Next Salon Discussion
Tuesday 2nd May: First Tuesday Current Affairs discussion
Discussing First topical issue (Simon Belt) and Second topical issue (Mark Iddon)
Ann Furedi, Peter D. Williams and Christine Fidler introduced a discussion on qualifications to being pro-choice on abortion
Campaigners for equal rights for women have always had to respond to arguments around women having autonomy over their own bodies. When it comes to controlling fertility, whether that be contraception or terminations, religious and moral arguments are open to modification, refinement and shifts in the relative balance of how much sway and influence they have. The availability of abortion offered to women through the 1967 Abortion Act is strictly proscribed and needs two doctors to approve the abortion request after the woman requesting the abortion has received counselling to help evaluate the request. A recent sting operation by the Daily Telegraph newspaper attempted to test the current operation of this process.
The Daily Telegraph sent undercover reporters, accompanying two pregnant women to nine clinics in different parts of the country, and filmed two doctors agreeing to proceed with a termination after being told the pregnant woman wanted an abortion because of the sex of the unborn child. Current legislation requires that a termination can only be granted if two doctors honestly believe a woman meets the legal test that continuing the pregnancy "would likely cause injury to the mental or physical health of the woman". A case was made for the doctors to be prosecuted, which Keir Starmer the Director of Public Prosecutions decided against, saying that although there was a realistic prospect of securing convictions, it would be against the public interest to take the doctors to trial.
It is arguable that the convoluted system of certification before abortion services can be made available to women should be ended, and that abortion should be treated as a clinical matter by doctors, rather like contraception and be available at a woman’s request. The case for abortion on demand is accepted by many where the pregnancy is a result of rape, incest, youth, and even poverty. Many though, who describe themselves as liberal, recoil at abortion services being made available if the request is made because of the gender of the unborn foetus, lest they end up supporting misogyny.
Abortion on the grounds of sex selection has reignited a debate about the criteria on which abortion services should be made available to women, resulting in some pro-choice campaigners to restrict choices by arguing that sex selection criteria, for example, is a reason to oppose abortion. When politicians like Sarah Wollaston, the Conservative MP, say that ‘selective abortion of baby girls harms women’, do they really intend that this should be a reason to force pregnant women to see an unwanted pregnancy through to full-term? Pro-life campaigners have used this issue, along with the One of Us campaign designed to establish the foetus as having its own legal status, to open up the debate into Abortion Rights, with the intention of restricting abortion choices for women.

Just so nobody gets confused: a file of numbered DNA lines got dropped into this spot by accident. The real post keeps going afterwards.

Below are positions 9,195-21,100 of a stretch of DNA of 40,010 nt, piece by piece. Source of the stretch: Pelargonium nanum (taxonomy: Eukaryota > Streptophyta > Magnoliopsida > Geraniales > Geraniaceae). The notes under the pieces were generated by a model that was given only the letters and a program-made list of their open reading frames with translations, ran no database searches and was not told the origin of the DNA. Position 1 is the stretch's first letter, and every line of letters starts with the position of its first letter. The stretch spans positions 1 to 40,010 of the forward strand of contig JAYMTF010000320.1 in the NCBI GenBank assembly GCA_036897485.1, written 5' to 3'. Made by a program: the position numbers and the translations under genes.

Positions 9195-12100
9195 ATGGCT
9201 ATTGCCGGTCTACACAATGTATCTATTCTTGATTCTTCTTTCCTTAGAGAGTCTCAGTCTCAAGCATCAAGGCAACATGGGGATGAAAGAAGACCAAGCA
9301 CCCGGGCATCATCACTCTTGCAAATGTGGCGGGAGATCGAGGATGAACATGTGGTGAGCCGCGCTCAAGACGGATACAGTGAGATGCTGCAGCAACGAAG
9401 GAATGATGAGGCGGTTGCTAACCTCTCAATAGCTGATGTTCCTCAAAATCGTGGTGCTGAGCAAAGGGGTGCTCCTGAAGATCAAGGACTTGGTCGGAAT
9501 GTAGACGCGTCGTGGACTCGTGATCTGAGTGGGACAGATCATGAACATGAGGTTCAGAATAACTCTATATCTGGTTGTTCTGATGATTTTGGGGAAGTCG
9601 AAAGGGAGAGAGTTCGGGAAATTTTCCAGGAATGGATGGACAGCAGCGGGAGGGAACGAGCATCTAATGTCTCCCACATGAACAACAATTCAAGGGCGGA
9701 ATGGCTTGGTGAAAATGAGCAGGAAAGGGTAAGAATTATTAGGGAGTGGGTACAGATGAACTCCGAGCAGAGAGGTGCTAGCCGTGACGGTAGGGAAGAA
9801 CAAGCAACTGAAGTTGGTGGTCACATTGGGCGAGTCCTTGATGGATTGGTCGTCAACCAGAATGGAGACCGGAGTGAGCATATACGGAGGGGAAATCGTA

Some background readings
Abortions for sex selection: just the tip of the iceberg, Dr Peter Saunders, Christian Medical Fellowship Blog, 24 February 2012
You can’t be pro-choice only when you like the choice, by Ann Furedi, spiked online 16 September 2013
'You CAN abort a baby because of its sex', by Chris Pleasance, Daily Mail 18 September 2013
We Stood With Wendy Davis - Now Stand With Ann Furedi, by Lucy Uprichard, Huffington Post 25 September 2013
Women Have Abortions Every Day: It's Just One Choice, by Irish Family Planning Association 27 September 2013
Menstruating is normal. Sex is normal. Contraception is normal. Abortion is normal. It’s time to get over it, by Anthea McTeirnan, Irish Times 4 October 2013
Approval of independent Sector Places for the Termination of Pregnancy, Department of Health 22 November 2013
Woman has child taken from her womb by social services, by Colin Freeman, The Telegraph 30 November 2013
The inhumanity of a forced Caesarian, by Barbara Hewson, spiked 6 December 2013
Pregnant, and Forced to Stay on Life Support, by Manny Fernandez and Erik Eckholm, New York Times 7 January 2014
The lost girls: Illegal abortion widely used by some UK ethnic groups, by Steve Connor, Independent 15 January 2014
Gendercide: the silence of the so-called 'feminists', by Cristina Odone, Telegraph 15 January 2014
Q&A – Sex ratios and abortion, bpas Reproductive Review 15 January 2014
Women wanting abortions will not have to see doctor, by John Bingham and Laura Donnelly, Telegraph 15 January 2014
The Indie’s ‘Lost Girls’ may not be what it appears, by Unity, Ministry of Truth 15 January 2014
Newsnight piece on abortion, BBC iPlayer 16 January 2014
The lost girls: Pressure mounts on Government to curb use of ultrasound scans to show gender of unborn babies, by Steve Connor, Independent 16 January 2014
Campaigns against sex-selective abortion are misogyny disguised as feminism, by Frances Ryan, New Statesman 16 January 2014
Watch video of the speaker and audience discussion below. Thanks to Dan Clayton the documentary filmmaker from Leeds for this.